The joys of antique aircraft!

Anyway, the A2A folks built an external system for FSX/P3D that would model carb icing very nicely.  I hope they will do the same for this sim.  Sibwings did as well.  The An-2 Colt I used to fly a ton in P3D would carb ice at the drop of a hat, particularly in the Pacific NW or BC or Alaska.  That was nice.  Those guys made great sim aircraft.  Sad they went out of business. 

Edited by WWGriphos
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I remember when you bought that plane Griph. I did not know you had lost the engine in flight in that aircraft---- man, that incident could have been a lot worse and I am glad it wasn't. In our area the pitot tube as well as the fuel vents will once in a while if the aircraft is not flown often get what we call

"dirt dobbers " to start to build their clay nest in them. We also get blackbird ( starlins ) that will try to build nest inside the front cowling on the engine and also in the tail section to the back of the elevators.  Aren't you glad you don't have to preflight in these sims. ( or do you ??? )😁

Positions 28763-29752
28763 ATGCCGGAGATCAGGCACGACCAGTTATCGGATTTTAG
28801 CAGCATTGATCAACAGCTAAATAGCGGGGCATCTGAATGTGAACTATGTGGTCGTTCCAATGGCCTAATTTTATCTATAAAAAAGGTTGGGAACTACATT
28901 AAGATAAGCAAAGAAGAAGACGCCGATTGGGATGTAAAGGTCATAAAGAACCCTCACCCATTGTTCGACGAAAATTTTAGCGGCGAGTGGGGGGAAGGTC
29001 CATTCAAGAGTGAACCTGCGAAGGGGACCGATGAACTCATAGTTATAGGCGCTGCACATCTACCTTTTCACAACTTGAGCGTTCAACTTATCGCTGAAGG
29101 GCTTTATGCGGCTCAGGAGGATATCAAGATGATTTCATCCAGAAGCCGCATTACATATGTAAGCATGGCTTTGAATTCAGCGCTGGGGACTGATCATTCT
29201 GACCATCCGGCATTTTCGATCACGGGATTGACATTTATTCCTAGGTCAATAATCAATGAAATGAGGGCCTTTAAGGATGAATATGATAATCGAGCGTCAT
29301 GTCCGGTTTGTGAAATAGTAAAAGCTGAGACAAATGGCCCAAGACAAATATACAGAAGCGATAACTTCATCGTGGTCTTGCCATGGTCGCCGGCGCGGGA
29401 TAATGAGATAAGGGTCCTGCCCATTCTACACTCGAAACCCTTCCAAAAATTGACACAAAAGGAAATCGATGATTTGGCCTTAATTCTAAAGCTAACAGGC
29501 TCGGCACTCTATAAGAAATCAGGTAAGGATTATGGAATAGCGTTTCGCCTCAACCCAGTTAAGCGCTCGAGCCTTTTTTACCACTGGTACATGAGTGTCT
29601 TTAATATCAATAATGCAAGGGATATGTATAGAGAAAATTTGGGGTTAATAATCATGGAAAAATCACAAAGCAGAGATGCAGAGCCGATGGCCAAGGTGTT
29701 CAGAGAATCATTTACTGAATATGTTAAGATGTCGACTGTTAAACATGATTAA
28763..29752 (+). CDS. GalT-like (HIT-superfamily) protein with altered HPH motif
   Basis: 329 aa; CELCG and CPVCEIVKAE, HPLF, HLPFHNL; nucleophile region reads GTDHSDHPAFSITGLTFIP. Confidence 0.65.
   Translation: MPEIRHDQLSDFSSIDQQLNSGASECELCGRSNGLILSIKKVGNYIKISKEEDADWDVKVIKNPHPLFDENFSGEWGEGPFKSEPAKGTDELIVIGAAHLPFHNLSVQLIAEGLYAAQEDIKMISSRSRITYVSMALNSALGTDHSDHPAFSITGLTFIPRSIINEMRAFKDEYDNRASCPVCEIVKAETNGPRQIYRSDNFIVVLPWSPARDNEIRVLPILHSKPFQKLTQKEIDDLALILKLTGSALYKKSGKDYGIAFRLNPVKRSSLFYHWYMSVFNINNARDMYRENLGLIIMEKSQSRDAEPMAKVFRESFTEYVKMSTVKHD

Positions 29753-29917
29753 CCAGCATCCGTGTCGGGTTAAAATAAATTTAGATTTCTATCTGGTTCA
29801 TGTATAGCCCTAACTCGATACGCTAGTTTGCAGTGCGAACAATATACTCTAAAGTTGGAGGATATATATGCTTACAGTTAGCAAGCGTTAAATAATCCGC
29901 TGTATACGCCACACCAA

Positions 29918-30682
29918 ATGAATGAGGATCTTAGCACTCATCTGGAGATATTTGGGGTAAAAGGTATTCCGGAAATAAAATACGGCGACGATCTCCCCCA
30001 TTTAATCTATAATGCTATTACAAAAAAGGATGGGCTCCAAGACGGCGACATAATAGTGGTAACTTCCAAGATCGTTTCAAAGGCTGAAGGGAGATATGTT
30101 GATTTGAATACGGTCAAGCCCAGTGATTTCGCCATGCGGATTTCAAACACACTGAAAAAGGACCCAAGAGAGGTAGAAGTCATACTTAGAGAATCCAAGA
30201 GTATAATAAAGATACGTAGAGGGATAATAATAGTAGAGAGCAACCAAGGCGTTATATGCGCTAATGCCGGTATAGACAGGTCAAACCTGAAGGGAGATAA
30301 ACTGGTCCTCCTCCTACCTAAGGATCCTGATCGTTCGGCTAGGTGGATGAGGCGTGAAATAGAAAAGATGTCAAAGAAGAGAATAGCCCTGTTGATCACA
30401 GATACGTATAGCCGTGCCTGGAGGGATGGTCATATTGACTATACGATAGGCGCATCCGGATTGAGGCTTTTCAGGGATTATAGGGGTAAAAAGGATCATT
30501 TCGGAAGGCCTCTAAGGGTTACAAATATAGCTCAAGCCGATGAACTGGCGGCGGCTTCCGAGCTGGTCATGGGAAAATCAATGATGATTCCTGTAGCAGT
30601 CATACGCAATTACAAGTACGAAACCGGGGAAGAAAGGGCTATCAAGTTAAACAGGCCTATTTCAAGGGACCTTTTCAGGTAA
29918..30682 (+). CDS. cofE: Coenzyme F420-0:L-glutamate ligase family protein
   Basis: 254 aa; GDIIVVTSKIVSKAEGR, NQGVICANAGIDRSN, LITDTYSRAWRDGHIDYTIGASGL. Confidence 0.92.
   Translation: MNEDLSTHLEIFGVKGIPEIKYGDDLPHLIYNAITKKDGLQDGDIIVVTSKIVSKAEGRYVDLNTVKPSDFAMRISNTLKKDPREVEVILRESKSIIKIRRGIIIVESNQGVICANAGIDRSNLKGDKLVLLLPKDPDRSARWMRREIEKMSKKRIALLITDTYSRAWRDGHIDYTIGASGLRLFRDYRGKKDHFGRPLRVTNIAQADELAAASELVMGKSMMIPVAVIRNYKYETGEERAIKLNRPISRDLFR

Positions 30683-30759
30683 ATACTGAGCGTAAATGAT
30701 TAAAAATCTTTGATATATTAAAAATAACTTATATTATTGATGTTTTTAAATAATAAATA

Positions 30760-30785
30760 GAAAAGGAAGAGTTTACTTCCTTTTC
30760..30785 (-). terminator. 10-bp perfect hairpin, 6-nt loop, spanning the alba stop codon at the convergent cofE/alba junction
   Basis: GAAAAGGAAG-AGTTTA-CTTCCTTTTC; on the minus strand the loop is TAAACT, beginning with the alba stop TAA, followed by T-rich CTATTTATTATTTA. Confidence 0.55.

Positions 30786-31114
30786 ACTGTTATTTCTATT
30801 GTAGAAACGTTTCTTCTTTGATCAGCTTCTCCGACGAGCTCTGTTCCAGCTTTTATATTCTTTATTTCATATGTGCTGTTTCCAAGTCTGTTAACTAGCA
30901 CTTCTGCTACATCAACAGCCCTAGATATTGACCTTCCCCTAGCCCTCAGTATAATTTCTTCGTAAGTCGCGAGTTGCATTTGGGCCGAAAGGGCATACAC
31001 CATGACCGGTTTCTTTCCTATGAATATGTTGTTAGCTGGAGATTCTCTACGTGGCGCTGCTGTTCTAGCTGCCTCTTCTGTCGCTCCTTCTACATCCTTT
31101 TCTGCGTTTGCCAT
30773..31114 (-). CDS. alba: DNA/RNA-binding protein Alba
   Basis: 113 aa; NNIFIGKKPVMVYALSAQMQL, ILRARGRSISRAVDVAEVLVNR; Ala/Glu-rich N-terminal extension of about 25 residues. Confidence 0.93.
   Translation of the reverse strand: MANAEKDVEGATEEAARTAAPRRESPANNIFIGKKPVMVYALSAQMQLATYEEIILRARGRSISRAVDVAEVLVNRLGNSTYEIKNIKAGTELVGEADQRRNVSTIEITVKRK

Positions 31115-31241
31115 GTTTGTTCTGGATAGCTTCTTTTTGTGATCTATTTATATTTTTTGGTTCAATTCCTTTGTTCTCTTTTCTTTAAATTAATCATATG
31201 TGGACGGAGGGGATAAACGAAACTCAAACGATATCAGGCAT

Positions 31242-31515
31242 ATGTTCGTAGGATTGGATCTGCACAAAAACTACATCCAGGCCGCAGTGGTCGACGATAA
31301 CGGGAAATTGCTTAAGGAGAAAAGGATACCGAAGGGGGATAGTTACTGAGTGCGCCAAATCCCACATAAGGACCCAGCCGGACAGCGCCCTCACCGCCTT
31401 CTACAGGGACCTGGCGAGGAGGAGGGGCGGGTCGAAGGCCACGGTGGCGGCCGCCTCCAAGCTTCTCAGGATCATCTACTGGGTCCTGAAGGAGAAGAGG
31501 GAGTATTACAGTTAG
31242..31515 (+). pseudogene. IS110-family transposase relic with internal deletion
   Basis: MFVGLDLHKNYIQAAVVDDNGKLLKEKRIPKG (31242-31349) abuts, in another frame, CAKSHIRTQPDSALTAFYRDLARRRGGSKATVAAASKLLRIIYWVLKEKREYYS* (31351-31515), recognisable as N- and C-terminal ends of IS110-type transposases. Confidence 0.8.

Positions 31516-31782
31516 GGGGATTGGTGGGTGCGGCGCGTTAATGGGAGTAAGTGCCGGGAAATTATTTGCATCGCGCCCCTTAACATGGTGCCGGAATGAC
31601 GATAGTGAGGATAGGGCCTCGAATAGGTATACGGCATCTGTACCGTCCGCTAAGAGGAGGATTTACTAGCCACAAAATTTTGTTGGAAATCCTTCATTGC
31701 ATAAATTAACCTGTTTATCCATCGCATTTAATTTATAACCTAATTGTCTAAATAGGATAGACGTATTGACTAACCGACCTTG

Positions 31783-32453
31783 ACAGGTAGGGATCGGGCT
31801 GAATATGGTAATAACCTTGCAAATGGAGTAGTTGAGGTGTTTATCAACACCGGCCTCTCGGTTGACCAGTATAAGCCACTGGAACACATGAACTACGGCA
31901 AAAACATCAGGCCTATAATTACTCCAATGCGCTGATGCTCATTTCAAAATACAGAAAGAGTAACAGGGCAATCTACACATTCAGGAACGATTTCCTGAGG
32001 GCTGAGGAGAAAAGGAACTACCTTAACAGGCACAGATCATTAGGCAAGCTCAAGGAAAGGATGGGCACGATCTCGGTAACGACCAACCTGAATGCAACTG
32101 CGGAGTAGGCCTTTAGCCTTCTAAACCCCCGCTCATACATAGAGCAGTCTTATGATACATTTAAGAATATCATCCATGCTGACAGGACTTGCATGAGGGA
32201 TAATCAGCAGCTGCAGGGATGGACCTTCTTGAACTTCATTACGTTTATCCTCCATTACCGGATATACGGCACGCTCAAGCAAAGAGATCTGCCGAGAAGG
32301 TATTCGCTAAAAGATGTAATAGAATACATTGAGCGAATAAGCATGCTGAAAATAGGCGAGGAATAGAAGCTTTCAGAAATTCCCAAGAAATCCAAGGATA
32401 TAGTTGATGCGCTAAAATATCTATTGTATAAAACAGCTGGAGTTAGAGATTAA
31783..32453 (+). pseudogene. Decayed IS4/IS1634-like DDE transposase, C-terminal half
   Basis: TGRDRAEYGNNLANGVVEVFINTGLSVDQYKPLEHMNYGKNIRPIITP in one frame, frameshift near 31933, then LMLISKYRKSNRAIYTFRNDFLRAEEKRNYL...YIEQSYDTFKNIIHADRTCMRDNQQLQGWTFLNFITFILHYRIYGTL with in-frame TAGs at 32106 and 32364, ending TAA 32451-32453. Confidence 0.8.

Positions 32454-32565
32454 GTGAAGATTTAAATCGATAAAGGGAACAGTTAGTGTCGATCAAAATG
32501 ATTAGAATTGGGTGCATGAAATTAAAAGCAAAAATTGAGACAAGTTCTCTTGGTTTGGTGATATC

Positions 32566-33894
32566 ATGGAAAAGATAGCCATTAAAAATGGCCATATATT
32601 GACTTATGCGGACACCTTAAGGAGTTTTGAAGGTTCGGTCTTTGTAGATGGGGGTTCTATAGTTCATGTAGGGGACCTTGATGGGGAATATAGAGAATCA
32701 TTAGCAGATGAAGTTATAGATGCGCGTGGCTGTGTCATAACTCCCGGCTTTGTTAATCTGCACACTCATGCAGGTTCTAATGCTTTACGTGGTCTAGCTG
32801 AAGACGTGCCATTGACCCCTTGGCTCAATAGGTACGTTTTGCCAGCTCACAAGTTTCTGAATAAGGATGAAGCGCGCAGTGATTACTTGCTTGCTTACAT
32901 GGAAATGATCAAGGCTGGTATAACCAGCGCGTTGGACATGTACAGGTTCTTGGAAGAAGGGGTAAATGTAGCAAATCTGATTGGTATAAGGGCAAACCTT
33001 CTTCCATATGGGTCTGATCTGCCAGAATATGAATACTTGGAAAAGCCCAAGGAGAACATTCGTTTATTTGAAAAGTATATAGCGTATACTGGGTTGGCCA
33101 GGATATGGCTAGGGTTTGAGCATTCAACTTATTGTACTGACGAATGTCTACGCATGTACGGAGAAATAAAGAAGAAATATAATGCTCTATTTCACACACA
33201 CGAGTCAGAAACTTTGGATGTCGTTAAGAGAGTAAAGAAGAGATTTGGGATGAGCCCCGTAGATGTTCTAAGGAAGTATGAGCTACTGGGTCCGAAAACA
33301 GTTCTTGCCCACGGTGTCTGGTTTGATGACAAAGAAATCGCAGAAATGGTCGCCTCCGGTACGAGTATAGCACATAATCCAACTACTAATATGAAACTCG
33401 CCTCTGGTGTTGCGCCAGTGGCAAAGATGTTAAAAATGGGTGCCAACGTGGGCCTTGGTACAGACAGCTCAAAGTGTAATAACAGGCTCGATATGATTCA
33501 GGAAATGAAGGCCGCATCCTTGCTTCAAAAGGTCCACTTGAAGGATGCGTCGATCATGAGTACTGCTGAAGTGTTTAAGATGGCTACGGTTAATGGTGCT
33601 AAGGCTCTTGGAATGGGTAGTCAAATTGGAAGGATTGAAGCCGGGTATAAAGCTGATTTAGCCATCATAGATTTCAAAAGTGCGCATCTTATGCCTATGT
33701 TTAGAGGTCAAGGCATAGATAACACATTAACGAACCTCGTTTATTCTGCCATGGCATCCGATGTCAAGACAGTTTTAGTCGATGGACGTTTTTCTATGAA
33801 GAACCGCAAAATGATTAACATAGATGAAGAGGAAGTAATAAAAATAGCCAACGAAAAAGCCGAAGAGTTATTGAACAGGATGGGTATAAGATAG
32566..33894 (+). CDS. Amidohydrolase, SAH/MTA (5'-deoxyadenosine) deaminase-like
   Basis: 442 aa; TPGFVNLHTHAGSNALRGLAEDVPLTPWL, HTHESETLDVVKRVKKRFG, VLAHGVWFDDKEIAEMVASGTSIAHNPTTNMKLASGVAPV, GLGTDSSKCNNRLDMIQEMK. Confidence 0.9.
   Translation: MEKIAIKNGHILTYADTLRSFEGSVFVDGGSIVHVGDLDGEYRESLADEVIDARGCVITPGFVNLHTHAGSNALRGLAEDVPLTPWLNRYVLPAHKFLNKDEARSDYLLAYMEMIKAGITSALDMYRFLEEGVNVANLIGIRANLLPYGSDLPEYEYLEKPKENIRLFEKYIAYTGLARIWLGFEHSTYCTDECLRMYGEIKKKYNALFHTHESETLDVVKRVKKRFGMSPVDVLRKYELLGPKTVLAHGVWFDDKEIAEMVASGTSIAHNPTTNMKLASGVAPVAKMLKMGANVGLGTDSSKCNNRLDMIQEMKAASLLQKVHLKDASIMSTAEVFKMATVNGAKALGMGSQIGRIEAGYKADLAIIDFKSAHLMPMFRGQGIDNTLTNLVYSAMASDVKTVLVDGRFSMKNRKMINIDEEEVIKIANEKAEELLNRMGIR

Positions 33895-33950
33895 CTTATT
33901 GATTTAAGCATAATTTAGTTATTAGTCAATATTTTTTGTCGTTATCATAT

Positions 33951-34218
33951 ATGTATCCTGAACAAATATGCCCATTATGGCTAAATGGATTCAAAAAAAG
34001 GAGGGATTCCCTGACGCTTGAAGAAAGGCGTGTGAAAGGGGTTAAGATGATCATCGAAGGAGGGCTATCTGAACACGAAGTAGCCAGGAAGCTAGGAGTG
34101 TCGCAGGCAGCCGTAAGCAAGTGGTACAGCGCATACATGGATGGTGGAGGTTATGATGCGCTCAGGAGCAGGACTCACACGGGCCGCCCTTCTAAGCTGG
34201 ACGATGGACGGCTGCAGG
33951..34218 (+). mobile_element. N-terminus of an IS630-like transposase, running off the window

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I pulled some dirt dauber larvae behind some hardened clay out of the wing fuel vent during pre-flight on the CTLS one time.  It was a good catch, as I wouldn't have liked to have had to glide down in that one  Not a very good glider.  Of course it has a parachute rig, but I wouldn't have wanted to use that either.   

At least my Chief had those old low-aspect wings on it.  I probably glided close to 7 miles that time its engine quit, and I had plenty of height still when I got to the runway.  I had to side-slip it a bit.